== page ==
I felt positive about this piece while I was working on it. It is a machine of death bristling with toy guns, whose purpose is to deal with warfare on an absurd level: This is war as I see it, filtered through the video games that I play, the tabletop miniatures that I collect, and the science fiction novels that I read. Absurd because it is so disconnected from the true realities of war. Why do I insulate myself from what I should fear?
More to come.
While it's fresh in my memory I'd like to recount the story of an exodus I undertook two weeks ago-- to visit Les, a good old friend who just got home from his second tour of duty in the Iraq War. Les lives in D.C., but had come back to Ohio for the week to see his family. I had a couple of free days, so the timing was perfect to drive down and visit.
With my wife's blessing, I packed my bag and left behind the urban comforts of Columbus, making my way down into the mess of rolling Appalachian foothills that came to be called Meigs County. The three-lane highway changed into two-lanes, which turned into a county road, and finally settled into a winding back-road that was so familiar I could have probably driven it with my eyes closed. This was home.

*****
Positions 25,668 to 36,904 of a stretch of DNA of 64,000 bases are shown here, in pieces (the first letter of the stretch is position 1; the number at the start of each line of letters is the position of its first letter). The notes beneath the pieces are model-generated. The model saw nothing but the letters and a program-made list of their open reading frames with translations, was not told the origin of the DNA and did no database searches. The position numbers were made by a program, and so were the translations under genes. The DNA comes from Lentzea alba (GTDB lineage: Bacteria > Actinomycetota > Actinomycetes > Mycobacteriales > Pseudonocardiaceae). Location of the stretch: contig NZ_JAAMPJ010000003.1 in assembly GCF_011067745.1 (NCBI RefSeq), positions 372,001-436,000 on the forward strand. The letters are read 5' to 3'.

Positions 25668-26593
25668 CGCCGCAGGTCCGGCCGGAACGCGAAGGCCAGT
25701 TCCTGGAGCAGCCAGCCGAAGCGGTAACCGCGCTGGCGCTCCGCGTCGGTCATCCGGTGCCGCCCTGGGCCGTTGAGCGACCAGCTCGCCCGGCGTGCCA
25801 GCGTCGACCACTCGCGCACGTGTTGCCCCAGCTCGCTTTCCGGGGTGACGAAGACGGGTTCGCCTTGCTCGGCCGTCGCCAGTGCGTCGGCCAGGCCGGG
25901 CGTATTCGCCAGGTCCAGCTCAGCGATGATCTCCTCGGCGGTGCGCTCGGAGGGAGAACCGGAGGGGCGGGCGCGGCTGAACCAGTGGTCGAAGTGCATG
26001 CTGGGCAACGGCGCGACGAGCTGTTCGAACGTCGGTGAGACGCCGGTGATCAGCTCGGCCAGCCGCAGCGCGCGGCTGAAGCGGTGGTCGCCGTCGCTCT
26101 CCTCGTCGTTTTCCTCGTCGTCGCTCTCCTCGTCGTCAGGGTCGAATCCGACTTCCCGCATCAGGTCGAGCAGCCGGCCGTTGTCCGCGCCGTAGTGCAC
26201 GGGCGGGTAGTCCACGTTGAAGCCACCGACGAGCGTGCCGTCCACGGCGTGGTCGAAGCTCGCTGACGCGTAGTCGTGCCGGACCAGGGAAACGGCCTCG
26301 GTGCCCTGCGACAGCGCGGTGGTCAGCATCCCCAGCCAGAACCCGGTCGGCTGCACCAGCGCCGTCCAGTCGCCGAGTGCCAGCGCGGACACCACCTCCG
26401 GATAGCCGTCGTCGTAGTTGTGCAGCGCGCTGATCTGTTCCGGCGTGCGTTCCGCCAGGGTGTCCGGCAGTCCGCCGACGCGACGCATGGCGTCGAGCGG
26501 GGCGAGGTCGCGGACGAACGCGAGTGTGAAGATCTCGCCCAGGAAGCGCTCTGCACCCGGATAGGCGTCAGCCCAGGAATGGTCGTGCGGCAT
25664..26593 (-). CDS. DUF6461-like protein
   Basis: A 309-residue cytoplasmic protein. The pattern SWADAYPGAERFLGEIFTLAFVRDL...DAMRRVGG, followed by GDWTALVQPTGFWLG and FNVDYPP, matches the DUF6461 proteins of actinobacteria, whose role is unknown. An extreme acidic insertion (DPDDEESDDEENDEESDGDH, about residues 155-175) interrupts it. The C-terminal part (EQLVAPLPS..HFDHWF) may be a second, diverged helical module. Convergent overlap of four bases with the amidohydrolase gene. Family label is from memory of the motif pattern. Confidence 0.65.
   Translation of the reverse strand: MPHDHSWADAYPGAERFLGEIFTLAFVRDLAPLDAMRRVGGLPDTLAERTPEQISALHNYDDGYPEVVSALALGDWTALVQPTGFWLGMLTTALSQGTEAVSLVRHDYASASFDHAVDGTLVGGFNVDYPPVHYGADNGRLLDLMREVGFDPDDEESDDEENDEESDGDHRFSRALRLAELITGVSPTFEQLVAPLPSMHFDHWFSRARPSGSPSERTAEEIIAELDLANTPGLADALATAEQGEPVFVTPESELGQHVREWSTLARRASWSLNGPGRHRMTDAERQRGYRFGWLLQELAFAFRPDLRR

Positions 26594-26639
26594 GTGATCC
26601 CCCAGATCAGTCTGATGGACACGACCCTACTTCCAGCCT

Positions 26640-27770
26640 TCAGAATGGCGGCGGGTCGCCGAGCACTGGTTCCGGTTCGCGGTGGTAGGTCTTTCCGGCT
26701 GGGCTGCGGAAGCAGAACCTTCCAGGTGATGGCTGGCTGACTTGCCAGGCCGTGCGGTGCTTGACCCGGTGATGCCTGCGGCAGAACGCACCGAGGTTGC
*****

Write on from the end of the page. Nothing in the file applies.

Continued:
I pulled my car up to a house that looked like it hadn't changed since the last time I left it. There were hugs all around and people I haven't seen since for years. The weather was sunny with a steady breeze; not too hot.
We spent a good portion of the day sitting on the porch, catching up on life, and eating our weight in grilled hot dogs and hamburgers. Occasionally, we would waddle down off the porch to play corn hole, which was really just an excuse to walk around in the grass barefoot and be a kid again.